The Partnership Agreement (the main strategic document underpinning the new Cohesion Policy) is the place to state not only intentions but commitments, yet the latter are missing in Slovakia’s EU funds blueprint for now.

by Miroslav Mojzis, cross-posted from the Bankwatch blog

The EU funds programming process in Slovakia is gaining speed as it enters its final phase for allocating just over EUR 15 billion in the 2014-2020 budgetary period. Slovakia is keen to start drawing EU funds as soon as possible – with good reason. The state budget is spread thin, with spending gaps evident in the regions and affecting public services. Companies await new deals, and Slovak institutions and authorities have their eyes trained on new financial injections via the EU funds.

How, then, is this crucial spending planning shaping up?

The final weeks of February saw the official commenting procedure for the Partnership Agreement (the main strategic document underpinning the new Cohesion Policy) concluding after tough negotiations involving all stakeholders and an impossible time frame of five working days. At first sight the Partnership Agreement fulfils most of the formal and legal requirements set by the EU: the key words are there, the analytic sections are bursting with graphs, charts and figures, and the strategic part suggests that Slovakia has its own view on so-called ‘thematic concentration’, with almost all the thematic objectives covered.

Yet herein lies one of the key difficulties: the finalised Partnership Agreement commits to a wide range of investments into all areas, contrary to European Commission intentions to concentrate and focus funding for key strategic areas.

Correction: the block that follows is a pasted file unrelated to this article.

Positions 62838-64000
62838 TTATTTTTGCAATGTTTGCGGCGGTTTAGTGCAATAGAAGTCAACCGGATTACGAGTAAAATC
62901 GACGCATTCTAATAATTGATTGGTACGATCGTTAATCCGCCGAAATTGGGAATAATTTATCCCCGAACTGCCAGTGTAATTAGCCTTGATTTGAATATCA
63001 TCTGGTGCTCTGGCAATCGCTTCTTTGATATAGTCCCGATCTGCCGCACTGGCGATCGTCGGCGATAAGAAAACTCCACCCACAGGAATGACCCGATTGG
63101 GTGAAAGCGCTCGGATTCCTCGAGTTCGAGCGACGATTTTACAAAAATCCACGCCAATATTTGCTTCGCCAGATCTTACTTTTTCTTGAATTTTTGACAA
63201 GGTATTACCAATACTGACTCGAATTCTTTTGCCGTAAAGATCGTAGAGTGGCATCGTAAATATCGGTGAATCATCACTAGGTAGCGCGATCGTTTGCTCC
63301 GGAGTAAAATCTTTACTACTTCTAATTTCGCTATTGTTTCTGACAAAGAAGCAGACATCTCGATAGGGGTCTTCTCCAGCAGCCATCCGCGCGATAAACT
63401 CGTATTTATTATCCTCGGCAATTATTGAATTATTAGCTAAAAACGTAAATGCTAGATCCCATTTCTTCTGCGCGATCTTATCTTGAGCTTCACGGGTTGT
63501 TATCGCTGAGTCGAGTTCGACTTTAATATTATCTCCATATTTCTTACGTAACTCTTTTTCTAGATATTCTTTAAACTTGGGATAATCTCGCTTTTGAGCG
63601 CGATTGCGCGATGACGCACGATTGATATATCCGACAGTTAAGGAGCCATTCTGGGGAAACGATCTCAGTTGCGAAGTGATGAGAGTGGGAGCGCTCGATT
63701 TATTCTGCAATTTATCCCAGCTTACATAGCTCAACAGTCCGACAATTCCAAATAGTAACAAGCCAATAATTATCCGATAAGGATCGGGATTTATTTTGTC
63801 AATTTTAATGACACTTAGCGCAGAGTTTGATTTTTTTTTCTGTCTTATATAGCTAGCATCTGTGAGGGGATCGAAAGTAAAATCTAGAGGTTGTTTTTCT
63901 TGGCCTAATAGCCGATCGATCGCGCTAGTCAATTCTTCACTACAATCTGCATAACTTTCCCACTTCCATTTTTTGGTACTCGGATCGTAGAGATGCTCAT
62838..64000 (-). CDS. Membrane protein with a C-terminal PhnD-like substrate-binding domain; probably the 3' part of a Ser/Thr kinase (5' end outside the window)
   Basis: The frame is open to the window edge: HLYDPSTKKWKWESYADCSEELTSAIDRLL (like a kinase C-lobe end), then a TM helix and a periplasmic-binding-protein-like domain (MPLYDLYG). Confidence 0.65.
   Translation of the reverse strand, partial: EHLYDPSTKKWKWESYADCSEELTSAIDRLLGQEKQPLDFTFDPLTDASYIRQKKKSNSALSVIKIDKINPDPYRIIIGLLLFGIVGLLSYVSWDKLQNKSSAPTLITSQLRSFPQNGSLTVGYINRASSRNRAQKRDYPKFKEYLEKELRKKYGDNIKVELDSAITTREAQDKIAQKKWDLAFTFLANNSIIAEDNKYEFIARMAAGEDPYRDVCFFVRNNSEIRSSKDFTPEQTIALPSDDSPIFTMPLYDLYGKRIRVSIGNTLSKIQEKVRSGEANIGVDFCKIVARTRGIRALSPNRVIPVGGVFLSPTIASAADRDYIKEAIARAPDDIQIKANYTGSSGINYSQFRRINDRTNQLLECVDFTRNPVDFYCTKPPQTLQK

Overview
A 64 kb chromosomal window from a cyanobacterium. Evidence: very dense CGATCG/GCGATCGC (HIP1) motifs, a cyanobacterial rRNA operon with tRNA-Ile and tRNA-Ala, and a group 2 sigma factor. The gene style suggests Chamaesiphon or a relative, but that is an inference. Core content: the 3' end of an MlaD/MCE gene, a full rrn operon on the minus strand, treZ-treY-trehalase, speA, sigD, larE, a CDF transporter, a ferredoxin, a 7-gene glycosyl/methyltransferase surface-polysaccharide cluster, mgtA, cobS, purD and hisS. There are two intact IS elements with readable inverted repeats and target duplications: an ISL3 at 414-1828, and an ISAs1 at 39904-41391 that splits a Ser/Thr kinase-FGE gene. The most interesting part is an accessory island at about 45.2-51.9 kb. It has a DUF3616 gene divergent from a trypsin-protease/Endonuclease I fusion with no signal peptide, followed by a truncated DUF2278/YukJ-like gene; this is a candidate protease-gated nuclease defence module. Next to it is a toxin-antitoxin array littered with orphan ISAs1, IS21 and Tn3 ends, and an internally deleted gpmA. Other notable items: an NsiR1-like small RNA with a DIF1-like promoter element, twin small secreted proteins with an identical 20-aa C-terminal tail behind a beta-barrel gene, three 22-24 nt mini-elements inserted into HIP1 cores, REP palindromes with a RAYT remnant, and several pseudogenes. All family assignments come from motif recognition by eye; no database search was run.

The measures included in the spending blueprint are, nevertheless, fairly progressive, with attention given to climate and the environment, the low-carbon agenda, civil society and partnership, bottom-up implementation, an integrated approach to regional development, and more. The horizontal (or cross-cutting) principle of sustainable development will be enshrined in new EU spending thanks to cooperation between the authorities and NGOs during negotiations. Equally, the inclusion of Community Led Local Development (CLLD) was celebrated as a success of many stakeholders as the government reversed its original decision not to apply the approach. And a survey, carried out by Bankwatch in 2013, of how well climate change initiatives feature in national EU spending plans revealed Slovakia as the best scoring among CEE new member states.

The key, though, is the translation of these good intentions into real concrete measures and actions – and financial allocations.

The CLLD tool is one example. A large chapter in the Partnership Agreement describes all the development disparities, investment priorities, benefits, mechanisms for implementation, requirements for new capacity building and management systems that will need to be taken account of in the advancement and realisation of community-led local development initiatives.